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GPA Europe '19: Execs speak out on sustainability, carbon concerns, LNG market

Adrienne Blume, Editor, Gas Processing & LNG and Executive Editor, Hydrocarbon Processing

AMSTERDAM—Day 2 of the GPA Europe Spring Conference opened with an executive panel moderated by Nick Amott, Process Director and Senior Fellow—Process Technology for Fluor Ltd.

Panelists included Ed Daniels, executive Vice President of Strategy and Portfolio for Shell; Andy Lane, Business Development for Upstream Exploration and Production at BP; and Alain Poincheval, Managing Director of TechnipFMC and President of the Paris Operating Center within EMIA.

Attacking climate change from the frontlines. Mr. Amott led off by asking the three executives about climate change and how companies should lead the charge to combat greenhouse gas emissions.

Mr. Lane noted, "There's a massive groundswell of energy within the [oil and gas] companies themselves to do something about climate change." Lane said that when he asked for internal volunteers at BP for a project to address climate change, he was "nearly trampled … There's a lot of motivation out there, and it's not just the millennials," he said. "I think it's the industry's job to play a significant role in [mitigating climate change] and to be part of the solution—but not to set the agenda."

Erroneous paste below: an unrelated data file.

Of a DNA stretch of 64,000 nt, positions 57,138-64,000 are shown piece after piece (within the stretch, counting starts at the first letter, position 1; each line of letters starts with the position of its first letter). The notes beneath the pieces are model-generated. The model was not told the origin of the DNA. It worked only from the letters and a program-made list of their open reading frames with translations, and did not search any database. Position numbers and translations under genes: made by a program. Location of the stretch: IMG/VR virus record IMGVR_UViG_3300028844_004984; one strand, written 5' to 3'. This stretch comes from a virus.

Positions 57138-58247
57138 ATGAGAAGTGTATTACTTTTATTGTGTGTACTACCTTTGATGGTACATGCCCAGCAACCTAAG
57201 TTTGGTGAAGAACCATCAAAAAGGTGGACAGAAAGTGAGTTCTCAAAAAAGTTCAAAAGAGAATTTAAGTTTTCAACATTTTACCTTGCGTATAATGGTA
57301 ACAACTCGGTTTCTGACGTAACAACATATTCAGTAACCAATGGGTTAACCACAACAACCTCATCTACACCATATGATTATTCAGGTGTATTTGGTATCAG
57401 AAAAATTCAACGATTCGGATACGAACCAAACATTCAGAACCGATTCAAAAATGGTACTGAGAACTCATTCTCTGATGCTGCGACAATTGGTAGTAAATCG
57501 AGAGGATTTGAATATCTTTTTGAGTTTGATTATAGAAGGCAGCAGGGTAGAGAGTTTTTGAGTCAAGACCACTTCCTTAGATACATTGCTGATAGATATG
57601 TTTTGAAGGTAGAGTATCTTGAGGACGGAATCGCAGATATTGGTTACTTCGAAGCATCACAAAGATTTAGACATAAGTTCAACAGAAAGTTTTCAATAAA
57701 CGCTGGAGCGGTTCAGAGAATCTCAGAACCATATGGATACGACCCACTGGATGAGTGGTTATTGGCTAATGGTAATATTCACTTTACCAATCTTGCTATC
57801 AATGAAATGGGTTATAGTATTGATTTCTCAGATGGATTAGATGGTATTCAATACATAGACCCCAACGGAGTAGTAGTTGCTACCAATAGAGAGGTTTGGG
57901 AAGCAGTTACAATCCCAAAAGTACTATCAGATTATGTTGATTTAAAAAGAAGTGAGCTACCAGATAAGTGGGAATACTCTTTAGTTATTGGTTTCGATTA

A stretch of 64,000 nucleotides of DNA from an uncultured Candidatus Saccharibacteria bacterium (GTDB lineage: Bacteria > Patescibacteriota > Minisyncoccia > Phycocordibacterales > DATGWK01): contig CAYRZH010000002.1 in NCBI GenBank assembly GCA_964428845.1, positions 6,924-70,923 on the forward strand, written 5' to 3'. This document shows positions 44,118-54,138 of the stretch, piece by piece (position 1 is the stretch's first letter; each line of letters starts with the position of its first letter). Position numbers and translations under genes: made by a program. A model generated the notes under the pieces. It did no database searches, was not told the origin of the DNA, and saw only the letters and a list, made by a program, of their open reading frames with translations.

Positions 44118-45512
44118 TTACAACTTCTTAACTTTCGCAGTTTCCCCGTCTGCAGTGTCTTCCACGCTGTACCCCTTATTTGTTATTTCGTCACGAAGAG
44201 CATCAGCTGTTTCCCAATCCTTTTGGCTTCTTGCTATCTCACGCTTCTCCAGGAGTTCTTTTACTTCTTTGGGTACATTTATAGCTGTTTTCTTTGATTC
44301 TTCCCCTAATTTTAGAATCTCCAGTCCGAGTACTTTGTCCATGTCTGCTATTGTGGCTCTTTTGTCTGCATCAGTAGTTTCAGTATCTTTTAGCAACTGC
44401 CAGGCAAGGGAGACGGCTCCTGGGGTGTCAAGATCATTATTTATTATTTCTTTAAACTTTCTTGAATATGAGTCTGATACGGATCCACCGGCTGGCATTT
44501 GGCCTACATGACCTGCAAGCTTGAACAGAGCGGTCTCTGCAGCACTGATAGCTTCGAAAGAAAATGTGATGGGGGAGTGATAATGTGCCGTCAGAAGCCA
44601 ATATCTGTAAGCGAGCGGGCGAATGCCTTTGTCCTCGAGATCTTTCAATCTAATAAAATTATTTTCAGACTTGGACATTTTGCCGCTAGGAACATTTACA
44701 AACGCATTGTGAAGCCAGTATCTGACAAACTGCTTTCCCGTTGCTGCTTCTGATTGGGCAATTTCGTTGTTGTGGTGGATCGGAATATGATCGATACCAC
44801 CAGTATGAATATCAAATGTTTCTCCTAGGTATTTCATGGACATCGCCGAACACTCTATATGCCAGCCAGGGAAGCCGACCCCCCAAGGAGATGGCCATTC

Mr. Poincheval noted that consumption of coal is still increasing in 2019. Contractors, together with technology suppliers, must reduce the capital cost of LNG projects so that clean power can successfully compete with coal, he said.

Mr. Daniels said that public looks to major companies to answer the challenge of climate change. "If we don't address climate change, then it fundamentally impacts our license to operate," he explained. "There's also a morality element to it—it's just the right thing to do." However, there is also a balance that needs to be struck between environmental stewardship and delivering promised returns to shareholders, he noted.

Balancing climate stewardship with ROI. Lane continued on this theme, asserting, "If we stop investing, we start declining. Under whatever climate scenario you subscribe to, there is a continued need to invest in oil and gas production. We are producing an exhaustible resource. But do we need to do that in a responsible way? Yes. Do we need to do that in a carbon-sensitive way? Yes. We can't afford to stop investing; it's a question of how we invest, and how to do it in the most efficient way."

"The [public perception] is a real problem that we have to solve," Poincheval said. "We have to move from being 'oil and gas providers' to being 'energy providers." TechnipFMC believes in exploring all sources of energy and offering hybrid technology concepts, such as conventional hydrocarbons along with renewable energies. "As a service provider, we can then offer a more complete solution," he said.

The push for sustainability. Amott then moved to the topic of sustainability. Poincheval noted that the challenge for the oil and gas industry for the next 30 years is the formation of a cyclic, sustainable business. This business model would include initiatives such as carbon capture to mitigate emissions from production, tree replanting to replace forest lost from land cleared for operations, water recycling and other sustainability methods.